Governance and Accounting for the Management of Ecological Systems (GAMES)

Developing new approaches and tools for the sound governance of nature

Governance and Accounting for the Management of Ecological Systems (GAMES)

Developing new approaches and tools for the sound governance of nature

The challenge

Natural capital, commonly defined as the stock of renewable and non-renewable natural resources such as plants, animals, air, water, soils, or minerals that combine to provide a flow of benefits to people’, is a relatively new area for conservation research and practice. By demonstrating how nature contributes to human well-being, the natural capital approach aims to influence decision making, action, investment and business intervention to improve biodiversity conservation.

Over the past two decades this approach has led to the development of innovative ways to assess and value biodiversity and ecosystem services. There is emerging evidence of success in using these approaches and tools to inform decision making in one-off case studies, but mostly at a small scale and under favourable conditions.

Incorporating a natural capital approach into resource and land-use decisions and management systematically, at larger scales, remains elusive. Responding to this challenge requires refining our understanding of complex natural resource governance and accountability systems while creating links between private and public, national and local approaches to natural capital accounting and management.

The response

Governance contexts – the formal institutional, political, legal economic and social setting of conservation – are often poorly considered and addressed in conservation implementation. The Governance and Accounting for the Management of Ecological Systems (GAMES) project in which the Luc Hoffmann Institute (LHI) is a partner tests a combination of ‘diagnostic’ and accountability tools with WWF leaders on ‘valuing nature’ initiatives.

The project will improve the capacity of conservation investments to meet both ecological and social goals.

The methods and tools have been discussed with WWF ‘champions’ from the start of this project.  WWF Indonesia is using the methods for issue identification and strategic decision making as part of a programme in the RIMBA corridor, channelling green economy investments into Sumatra, Indonesia. Current work involves supporting the WWF-UK Water Programme in developing accounting frameworks for the collective management of river catchments’ natural capital.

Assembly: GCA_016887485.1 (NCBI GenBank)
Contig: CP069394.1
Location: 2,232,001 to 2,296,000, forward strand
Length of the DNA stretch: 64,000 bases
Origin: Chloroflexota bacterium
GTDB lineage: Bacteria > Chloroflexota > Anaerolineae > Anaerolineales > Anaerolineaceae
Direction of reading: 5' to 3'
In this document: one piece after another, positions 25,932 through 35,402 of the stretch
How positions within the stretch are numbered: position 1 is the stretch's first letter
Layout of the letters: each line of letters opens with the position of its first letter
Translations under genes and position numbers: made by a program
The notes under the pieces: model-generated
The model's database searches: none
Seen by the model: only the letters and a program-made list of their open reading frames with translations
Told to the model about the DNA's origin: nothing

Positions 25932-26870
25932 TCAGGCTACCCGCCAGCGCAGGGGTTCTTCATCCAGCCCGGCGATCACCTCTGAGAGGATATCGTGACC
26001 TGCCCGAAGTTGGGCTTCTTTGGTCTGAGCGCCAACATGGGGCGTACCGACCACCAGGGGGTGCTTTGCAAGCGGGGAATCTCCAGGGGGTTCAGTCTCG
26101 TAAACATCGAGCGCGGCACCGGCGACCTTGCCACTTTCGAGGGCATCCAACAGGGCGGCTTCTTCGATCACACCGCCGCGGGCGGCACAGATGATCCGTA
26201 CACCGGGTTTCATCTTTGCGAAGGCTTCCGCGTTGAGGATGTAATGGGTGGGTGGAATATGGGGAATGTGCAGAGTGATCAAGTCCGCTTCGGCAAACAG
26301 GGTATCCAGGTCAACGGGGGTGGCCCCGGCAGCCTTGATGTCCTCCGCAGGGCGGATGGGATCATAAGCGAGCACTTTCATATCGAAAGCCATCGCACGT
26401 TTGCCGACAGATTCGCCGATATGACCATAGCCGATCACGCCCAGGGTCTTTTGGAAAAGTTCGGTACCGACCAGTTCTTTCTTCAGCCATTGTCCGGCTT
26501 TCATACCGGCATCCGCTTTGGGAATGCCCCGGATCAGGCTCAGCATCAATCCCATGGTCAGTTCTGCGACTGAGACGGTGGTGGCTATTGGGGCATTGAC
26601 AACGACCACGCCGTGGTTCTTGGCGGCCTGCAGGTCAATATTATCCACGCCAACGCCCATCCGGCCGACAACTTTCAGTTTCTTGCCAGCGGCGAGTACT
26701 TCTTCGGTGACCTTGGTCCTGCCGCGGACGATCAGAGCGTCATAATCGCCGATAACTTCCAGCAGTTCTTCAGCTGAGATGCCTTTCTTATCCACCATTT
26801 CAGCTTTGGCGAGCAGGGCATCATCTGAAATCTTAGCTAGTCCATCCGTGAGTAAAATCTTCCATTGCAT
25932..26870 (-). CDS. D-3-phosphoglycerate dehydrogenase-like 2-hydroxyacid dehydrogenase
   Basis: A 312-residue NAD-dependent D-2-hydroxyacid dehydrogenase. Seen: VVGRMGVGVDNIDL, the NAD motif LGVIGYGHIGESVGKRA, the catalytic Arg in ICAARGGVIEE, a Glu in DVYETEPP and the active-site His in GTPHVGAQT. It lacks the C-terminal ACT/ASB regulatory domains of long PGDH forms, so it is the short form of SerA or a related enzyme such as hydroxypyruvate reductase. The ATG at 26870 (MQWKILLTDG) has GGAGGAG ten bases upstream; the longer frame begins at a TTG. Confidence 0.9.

The impact

The project is:

  • Supporting WWF by giving staff frameworks and materials to improve their use of biodiversity and ecosystem services information in conservation interventions and obtain measurable biodiversity and human well-being outcomes.
  • Helping explain the different ways in which natural capital is being defined, negotiated and accounted for in situations in which WWF is actively involved.
  • Innovating on interlinked governance and accounting systems for natural capital. This includes developing replicable methods, knowledge management systems and capacity-building materials for the restoration and maintenance of natural capital in priority conservation areas.

Main Image: ©Jürgen Freund / WWF

Project partners

Project leaders

Dr Clément Feger (University of Cambridge and LHI), Dr Bhaskar Vira (University of Cambridge), Emily McKenzie (WWF-US and Natural Capital Project), Dr Louise Gallagher (LHI), Prof. Laurent Mermet (AgroParisTech).

Project development

The concept was developed with WWF Economics and Sustainability lead (Emily McKenzie) and LHI Research Programme Head (Louise Gallagher) with input from a WWF Advisory Group.

Start date: 1 July 2016

End date:  17 October 2017

Related material

Luc Hoffmann InstituteGovernance and Accounting for the Management of Ecological Systems (GAMES)